Scott Feinberg of The Hollywood Reporter just posted his post-Oscars podcast with Neon’s Tom Quinn as a guest. At one point, Tom acknowledges his debt to Don Rugoff’s Oscar campaign for “Z” and they talk about my film. You can hear the excerpt here…
I would also encourage you to listen to the entire episode, which you can do here.
Throughout this Oscar season, as I watched the smart and aggressive campaign that the folks at Neon were mounting for “Parasite,” I couldn’t help but think about the campaign that Don Rugoff orchestrated for Costa-Gavras’ film “Z” in 1970.
Before Rugoff, no one had attempted to get a foreign language film into any of the main categories, and Rugoff pulled it off by doing some things that Oscar marketers are emulating to this day–touring the filmmaker to theaters all over the country, spending lavishly on trade ads, holding private screenings for Academy members and most effectively, getting enormous amounts of press to position the film as the long shot people could root for. The end result was a literal bombshell in its time. “Z” was the first film ever nominated for both Best Picture and Best Foreign Language Film, and also received nominations for Best Director, Best Adapted Screenplay and Best Editing. It walked away with two wins–Foreign Language and Editing.
Every year I get an email from Indiewire inviting me to submit my 10 best list for inclusion in its survey of industry-types. And every year I miss the deadline because I feel like I haven’t seen enough of the films yet. But as anyone who follows me on Twitter knows, I’ve been assiduously plowing through as many of the films released this past year as possible, which, when added to those I’ve seen at the various festivals I attend, now add up to enough to feel I can share my list with a clear conscience. It’s also my chance to offer up my thoughts in slightly more than 140 characters.
I must add that this list is alphabetical even though I could easily have ranked them, because as a voting member of the Academy, BAFTA and the PGA, I am sworn to secrecy about my actual votes. So without giving anything away, here are my top 10 films of 2014.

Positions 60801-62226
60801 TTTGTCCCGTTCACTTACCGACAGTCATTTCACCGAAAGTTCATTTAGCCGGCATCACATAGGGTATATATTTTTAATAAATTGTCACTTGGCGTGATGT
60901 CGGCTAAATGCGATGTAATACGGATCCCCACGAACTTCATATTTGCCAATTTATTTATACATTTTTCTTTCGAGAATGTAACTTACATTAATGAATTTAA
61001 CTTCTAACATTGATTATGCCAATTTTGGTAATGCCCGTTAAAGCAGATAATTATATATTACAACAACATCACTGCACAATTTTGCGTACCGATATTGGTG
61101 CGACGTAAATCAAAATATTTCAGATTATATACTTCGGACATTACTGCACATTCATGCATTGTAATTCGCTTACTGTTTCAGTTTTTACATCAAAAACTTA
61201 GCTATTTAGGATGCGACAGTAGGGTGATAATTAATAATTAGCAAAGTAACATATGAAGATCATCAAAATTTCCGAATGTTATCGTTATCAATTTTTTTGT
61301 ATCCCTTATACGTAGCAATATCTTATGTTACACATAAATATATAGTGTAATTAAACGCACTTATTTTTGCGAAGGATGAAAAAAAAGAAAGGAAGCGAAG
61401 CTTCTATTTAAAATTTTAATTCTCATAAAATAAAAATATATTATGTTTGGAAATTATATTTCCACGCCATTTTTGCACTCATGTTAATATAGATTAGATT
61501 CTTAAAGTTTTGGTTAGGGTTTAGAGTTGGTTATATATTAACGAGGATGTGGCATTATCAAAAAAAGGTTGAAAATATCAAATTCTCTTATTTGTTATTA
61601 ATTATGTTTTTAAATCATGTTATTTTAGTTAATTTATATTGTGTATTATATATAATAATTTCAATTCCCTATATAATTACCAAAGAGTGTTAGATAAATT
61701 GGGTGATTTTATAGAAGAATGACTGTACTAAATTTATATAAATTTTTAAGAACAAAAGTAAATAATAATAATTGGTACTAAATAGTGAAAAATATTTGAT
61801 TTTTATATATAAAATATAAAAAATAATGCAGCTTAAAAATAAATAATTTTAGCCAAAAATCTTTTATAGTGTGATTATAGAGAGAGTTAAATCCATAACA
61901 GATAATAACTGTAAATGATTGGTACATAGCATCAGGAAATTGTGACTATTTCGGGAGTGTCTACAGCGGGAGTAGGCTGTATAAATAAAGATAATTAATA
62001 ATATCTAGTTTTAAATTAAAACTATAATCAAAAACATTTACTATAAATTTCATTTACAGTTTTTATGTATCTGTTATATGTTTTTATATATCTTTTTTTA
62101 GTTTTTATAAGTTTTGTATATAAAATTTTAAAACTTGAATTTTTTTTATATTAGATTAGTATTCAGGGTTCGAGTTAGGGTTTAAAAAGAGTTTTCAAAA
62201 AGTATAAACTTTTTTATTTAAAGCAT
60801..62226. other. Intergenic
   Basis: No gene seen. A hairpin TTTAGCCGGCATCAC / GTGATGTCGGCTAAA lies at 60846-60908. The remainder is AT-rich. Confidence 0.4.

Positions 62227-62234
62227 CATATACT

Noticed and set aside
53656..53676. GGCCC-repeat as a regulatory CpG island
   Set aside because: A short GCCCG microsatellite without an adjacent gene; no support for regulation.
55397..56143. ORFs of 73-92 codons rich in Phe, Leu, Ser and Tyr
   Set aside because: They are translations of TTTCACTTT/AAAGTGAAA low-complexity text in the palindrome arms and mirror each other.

This film is a case of profundity created through simplicity. Linklater’s 12-year stunt pays off by adding a level of subtext that deepens the experience. As we watch the actors age on screen, the film has a documentary-like impact that make us feel our own passage through time, and as such makes the film far more moving than its simple plot would have earned in a more traditional narrative. I would put it in the category of being more “special” than truly great, but it’s an amazing achievement.
When I saw this film at Cannes last year, I was completely smitten. I was recommending it to everyone I saw, describing it as “Scenes From A Marriage” meets “The Shining.” From the opening images of the film, the mood is portentous and unsettled, and from there it veers from surprising turn to even more surprising turn, from near tragedy to a sort of droll Scandinavian comedy. Beneath it all, it’s a touching portrait of how sometimes the people we are closest with are the ones we know the least. Continue reading “The Good & the Bad of 2014 in the Movies”
I should start this by saying that I hate Oscar prognostications. It’s a ridiculous exercise that only feeds the massive publicity machine that the studios and mini-majors do their best to manipulate. When I come across yet another column that offers up daily updates on the “race,” I tend to cross my eyes and turn the (sometimes virtual) page.
The one and only time that I start paying attention is when I’m preparing to participate in various Oscar pools, which by the way, I almost never win. I know who I voted for, of course. But I also know that my votes are likely to be way outside the mainstream, and therefore offer no clues as to what the majority of Academy members will do. I find myself guessing differently with each pool that I enter.
When AMPAS announced its new documentary rules this week, I thought the idea of having a New York Times or Los Angeles Times review be a qualification for the Oscars was a good idea. Putting outsiders who have no stake in the results in a position of defining what is considered “theatrical” is a brilliant stroke. This is especially true of the New York Times, which has a commitment to review everything that plays a full week run in New York City. Their definition of a theatrical run has included venues like MOMA and films that have opened day & date on VOD, so this should not be a difficult obstacle for any film that mounts a real theatrical release.
On the other hand, there is still an obstacle created by the rules that I strongly feel is not only unnecessary, but is destructive to the integrity of the award. Earlier today I expressed my displeasure in two tweets and the reaction was so strong that I felt that I should use more than 140 characters to flesh out what I was referring to. The tweets were as follows:
In case you didn’t know, @MMFlint is Michael Moore, who has been credited with influencing the Academy’s change of rules.
On the eve of Oscar weekend, I just want to make note of the fact that today would have been Robert Altman’s 89th Birthday. I don’t have the heart to take this date out of my calendar. We all miss you, Bob.